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If you go to the Diva in Ballinspittle, and you should, and if you order a side of those gorgeous Sweet Potato Chips, and you should, then you should also mind your manners and do please share with the person you came with!
If the team here, in their newly revamped kitchen, back in action (since 21.10.15) after months out due to fire, can get the small things right, and they do, there is every chance they’ll get the big things right. And they do. Big time.
The Big One!
We called there for lunch last week and thought we’d have no problem by going early. We just about managed to get a table for two. Lots of different styles of tables here - it was after all the kitchen that got the revamp! But it is all part of the charm, as is the friendly service and the imaginative use of all that brilliant local produce.
Indeed, one of the first things you’ll notice is the back wall (the left bit) as you go in. Here there is a huge declaration of provenance. Meat from Lordan's butchers in the same street, greens from Horizon Farms, vegetables from All Fresh, free range eggs from Beechwood Farm and fish supplied by James O’Keeffe.
All Wrapped Up!
I had enjoyed a Reuben sandwich at the recent Waterford Harvest Fest and so was open to trying the Diva version. The Waterford one, in a Blaa, was very tasty but, in fairness, it was from a street food stall and could hardly be compared to the Champions League effort in Ballinspittle. Well, maybe New York rather than European. Massive, contained (not quite) in two large slices of their own bread, the length of my knife and about half the height, corned beef from Lordan’s, Sauerkraut, Gherkin, cheese and more. A magnificent Reuben. Worth the journey on its own.
But it wasn't on its own. We had ordered a side of those Sweet Potato Chips. Put them with the Reuben and I had hit the jackpot, even if I did share! CL was enjoying herself as she tucked into her excellent Roasted Veggie Wrap, with goats cheese and a mango chutney. And a well dressed salad of course. And those chips, of course!
We were sitting at a small table and directly opposite us was the counter and the utterly tempting display of sweet things. We settled for a pot of tea and two cakes from the display, sharing (again!) the Raspberry Crumble and an equally lovely Honey and Spice (ginger) Cake.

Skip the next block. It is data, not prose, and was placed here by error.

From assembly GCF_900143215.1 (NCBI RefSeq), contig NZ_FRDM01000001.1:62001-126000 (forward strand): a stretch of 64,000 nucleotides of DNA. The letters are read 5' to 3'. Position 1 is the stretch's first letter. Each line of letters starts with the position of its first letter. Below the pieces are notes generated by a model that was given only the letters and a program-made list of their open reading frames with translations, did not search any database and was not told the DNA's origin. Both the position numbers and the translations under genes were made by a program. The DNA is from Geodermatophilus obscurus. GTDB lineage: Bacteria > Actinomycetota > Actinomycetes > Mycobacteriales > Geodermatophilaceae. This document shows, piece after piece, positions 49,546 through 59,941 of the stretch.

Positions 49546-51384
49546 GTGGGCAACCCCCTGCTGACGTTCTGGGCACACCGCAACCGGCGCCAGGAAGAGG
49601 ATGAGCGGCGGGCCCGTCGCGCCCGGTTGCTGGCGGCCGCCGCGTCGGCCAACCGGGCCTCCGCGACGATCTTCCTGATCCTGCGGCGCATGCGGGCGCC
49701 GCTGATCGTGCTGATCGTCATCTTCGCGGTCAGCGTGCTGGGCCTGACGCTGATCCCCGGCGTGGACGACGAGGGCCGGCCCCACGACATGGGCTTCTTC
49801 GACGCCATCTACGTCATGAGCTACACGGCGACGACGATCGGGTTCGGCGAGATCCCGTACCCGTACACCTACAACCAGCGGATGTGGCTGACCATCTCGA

Honey & Spice!
And after that, we said goodbye to the efficient and friendly folk in the cafe and strolled down to the bakery to see more good things, including produce from other local and Irish artisans. Some lovely breads on display - probably would have been more had we called in the morning. One that we bought was the Potato Loaf. It is a delicious souvenir (didn't last too long, of course) of a pleasant trip to Ballinspittle. Very Highly Recommended.
No mystery about the title Diva, the name of a bakery and foodstore on one side of the main Street in Ballinspittle and, on the other side, of a village cafe. Owner and founder Shannen Keane named it after a cafe in her native Seattle.
But there is a bit more to it, methinks. After all, some of the walls and some of the tables are plastered with black and white photos of real women from the forties and fifties, maybe some from the sixties, before that decade inflicted Twiggy and a forest of lookalikes on us.
All well and handy for slipping into a mini-dress or a mini-car but hardly robust enough for the farm! Our farmers did appreciate the diva size. I always remember being in a yard one day as one of the women hauled a couple of full buckets across the square with two old fellows watching. Her skirt had been hitched up for the milking and, when she bent over to drop the buckets for a rest, even more of her legs, perhaps the pale backs of the knees (God forbid!), was exposed. “Hasn’t she a fine pair of shafts*,” exclaimed one grizzled fellow to another.
The Diva BLT
Size is important here in this little cafe in Ballinspittle. They make big cakes, big sandwiches. Called in there the other day for lunch and was surprised to see it full. But they got us room, sharing a table with a guy who was working his mobile like mad. At an nearby table, another guy was engrossed in his laptop while all around couples and trebles and groups were noisily tucking in. Welcome to village life in Ireland 2013.
Quite a selection on the blackboard, though we were told they were only operating at half power, it being so early in the season. We were too late of course for the breakfast but no shortage of lunch choices.
CL went for the BLT and got quite a surprise when she found three or four big rashers tucked in between the slices of bread. Plenty of tomato as well and a big crunchy salad, no micro this or mini that here. All for less than seven euro.
I went upmarket, a bit, as my Chicken Wrap cost all of €7.95. Again it was substantial but so tasty. No shortage of tasty chicken and I too enjoyed that rustic salad. Quantity and quality. With so much to eat, we both went for the tea. Total cost €18.40 and they knocked the forty cent off. Only in Ballinspittle!
* The horse carriage or cart, once common in the Irish farmyard, was equipped with two (timber) shafts which ran along the horse's sides. Example here.